Provisions of the Bill are proposed to be applied to all dams which have a height of more than 15 metres or between 10 metres and 15 metres.
Hyderabad: Despite apprehensions that the Centre was appropriating their powers over water and dam management in the guise of dam safety, the TRS supported the Dam Safety Bill 2019 in the Lok Sabha.
Irrigation experts said the Bill would cover several interstate projects including Srisailam, Nagarjunasagar, Pulichintala, and Rajolibanda Diversion Scheme and the Tungabhadra as also new projects including Kaleshwaram, Medigadda and others on the Penganga river.
The provisions of the Bill are proposed to be applied to all dams which have a height of more than 15 metres or between 10 metres and 15 metres. Responding to the debate on the Bill, Jal Shakti minister Gajendra Singh Shekhawat said the Centre had no intention of taking over the powers of the state. Water is a state subject. He said states had been consulted on the Bill in 2016.
Mr Shyam Prasad Reddy, retired chief engineer of the irrigation department, said that he welcomed the Bill as far as the RDS was concerned. But he had reservations on whether the Centre would only provide financial assistance or would also seek control of the dams.
The Bill provides for the setting up of the National Committee on Dam Safety (NCDS), with state representatives and specialists, for the purpose of maintaining standards of dam safety and prevention of dam failure-related disasters, evolve dam safety policies and recommend necessary regulations.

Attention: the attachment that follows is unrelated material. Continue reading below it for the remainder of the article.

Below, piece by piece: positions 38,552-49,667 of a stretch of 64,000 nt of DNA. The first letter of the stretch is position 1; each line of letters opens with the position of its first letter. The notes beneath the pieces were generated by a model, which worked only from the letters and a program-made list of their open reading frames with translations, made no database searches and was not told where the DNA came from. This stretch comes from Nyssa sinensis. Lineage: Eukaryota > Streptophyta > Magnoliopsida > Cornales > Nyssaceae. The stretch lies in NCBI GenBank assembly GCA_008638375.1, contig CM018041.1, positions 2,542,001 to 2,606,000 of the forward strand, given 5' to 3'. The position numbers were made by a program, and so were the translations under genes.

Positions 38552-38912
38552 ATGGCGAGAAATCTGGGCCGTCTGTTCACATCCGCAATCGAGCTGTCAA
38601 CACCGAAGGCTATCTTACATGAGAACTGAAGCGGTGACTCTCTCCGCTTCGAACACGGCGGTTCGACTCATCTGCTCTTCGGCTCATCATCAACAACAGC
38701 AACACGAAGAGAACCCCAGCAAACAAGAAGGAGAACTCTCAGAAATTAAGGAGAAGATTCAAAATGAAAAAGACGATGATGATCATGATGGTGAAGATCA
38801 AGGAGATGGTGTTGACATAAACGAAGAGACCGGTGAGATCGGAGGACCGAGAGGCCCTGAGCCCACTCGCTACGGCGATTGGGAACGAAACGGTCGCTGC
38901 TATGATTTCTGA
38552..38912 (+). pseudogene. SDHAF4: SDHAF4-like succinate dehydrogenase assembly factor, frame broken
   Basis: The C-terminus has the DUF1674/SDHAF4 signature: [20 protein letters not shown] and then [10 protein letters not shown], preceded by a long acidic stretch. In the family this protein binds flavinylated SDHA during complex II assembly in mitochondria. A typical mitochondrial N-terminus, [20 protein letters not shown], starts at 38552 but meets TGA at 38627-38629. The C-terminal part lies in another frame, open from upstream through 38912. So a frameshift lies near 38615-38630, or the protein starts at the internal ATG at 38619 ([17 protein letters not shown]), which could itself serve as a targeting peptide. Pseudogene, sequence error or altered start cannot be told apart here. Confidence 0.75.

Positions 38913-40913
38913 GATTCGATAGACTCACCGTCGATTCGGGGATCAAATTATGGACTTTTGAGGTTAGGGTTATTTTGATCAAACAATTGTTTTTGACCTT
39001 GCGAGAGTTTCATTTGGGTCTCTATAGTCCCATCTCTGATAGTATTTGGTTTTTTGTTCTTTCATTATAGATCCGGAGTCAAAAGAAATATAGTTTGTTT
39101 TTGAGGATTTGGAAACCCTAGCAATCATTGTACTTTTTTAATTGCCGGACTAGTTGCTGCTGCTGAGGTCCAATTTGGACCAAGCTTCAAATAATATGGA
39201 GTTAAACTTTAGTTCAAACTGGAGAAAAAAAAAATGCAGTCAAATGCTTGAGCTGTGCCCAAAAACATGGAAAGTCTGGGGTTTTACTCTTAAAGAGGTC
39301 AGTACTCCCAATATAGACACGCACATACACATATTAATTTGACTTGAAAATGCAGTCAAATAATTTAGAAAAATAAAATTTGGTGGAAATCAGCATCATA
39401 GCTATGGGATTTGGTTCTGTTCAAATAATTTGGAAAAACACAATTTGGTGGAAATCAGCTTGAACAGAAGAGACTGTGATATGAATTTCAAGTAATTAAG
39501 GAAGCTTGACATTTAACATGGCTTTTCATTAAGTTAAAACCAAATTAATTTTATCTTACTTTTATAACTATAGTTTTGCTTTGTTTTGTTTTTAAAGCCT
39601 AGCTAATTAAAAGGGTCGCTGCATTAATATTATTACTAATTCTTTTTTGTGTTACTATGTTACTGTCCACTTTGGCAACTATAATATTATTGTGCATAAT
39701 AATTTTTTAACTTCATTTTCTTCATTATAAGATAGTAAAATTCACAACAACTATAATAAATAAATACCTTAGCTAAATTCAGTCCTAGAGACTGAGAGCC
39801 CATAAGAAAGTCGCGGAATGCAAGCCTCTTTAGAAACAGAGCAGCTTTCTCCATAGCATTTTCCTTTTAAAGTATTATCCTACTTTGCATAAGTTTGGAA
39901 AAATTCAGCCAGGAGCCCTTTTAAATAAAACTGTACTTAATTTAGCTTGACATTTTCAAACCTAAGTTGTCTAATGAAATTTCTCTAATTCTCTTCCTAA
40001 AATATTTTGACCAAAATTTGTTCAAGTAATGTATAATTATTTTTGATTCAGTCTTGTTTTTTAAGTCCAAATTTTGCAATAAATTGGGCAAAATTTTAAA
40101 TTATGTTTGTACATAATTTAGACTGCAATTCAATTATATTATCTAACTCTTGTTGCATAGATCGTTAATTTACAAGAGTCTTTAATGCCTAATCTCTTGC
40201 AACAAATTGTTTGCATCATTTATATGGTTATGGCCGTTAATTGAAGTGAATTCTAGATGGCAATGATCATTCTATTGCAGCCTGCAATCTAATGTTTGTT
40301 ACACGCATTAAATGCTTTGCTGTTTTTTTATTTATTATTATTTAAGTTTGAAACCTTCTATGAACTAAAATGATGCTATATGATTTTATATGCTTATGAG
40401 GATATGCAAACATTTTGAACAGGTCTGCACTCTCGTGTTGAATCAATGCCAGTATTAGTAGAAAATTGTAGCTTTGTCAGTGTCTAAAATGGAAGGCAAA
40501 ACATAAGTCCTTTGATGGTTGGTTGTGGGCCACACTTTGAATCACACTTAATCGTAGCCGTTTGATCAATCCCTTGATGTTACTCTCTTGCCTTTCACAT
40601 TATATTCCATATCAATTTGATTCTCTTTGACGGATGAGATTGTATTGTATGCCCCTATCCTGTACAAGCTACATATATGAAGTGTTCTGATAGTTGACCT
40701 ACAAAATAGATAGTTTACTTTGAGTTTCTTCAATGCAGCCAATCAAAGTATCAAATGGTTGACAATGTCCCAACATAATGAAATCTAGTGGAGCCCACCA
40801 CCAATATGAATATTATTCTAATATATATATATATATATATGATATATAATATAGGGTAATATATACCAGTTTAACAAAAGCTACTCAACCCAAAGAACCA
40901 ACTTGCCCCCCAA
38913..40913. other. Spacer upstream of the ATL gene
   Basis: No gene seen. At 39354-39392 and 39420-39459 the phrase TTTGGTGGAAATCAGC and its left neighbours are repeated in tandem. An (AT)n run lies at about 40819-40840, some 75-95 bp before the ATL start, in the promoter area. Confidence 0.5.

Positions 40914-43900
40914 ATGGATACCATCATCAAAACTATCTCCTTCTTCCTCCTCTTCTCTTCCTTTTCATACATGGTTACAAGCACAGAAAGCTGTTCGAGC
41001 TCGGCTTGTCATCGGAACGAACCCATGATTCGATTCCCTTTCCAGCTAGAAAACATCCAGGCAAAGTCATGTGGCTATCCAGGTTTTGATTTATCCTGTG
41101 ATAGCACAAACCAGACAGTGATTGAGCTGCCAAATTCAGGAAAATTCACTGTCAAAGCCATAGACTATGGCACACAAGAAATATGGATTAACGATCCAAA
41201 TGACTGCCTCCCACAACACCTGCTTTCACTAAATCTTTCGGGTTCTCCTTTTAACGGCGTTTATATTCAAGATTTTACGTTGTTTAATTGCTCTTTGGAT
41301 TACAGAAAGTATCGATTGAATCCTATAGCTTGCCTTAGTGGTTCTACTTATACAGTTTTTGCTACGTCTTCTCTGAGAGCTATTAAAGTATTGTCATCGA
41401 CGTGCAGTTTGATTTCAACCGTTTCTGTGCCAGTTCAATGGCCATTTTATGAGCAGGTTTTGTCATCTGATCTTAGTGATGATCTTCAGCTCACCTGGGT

The Bill proposes to constitute the National Dam Safety Authority (NDSA) which is a regulatory body to implement the NCDS’ policies and guidelines, resolve issues between states and others and maintain a national data base on dams.
Mr V. Prakash Rao, chai-rman, Telangana Water Resources Development Corp, explained that the Bill gives the Centre the powers of appointment of the committee and maintaining the dams which includes regulating the release of water.
He said the Bill empowered the Centre to have complete control over the top oversight and regulatory mechanism. The NDSC would be headed by the chairman of the Central Water Commission and the NDSA by an officer of the additional secretary rank in the Centre which will hamper the independence of the state government on the water resources.
He pointed out that the Centre in its proposed water management Bill contemplated a provision which empowered the Centre to divert the water to distressed areas without consent from the state governments.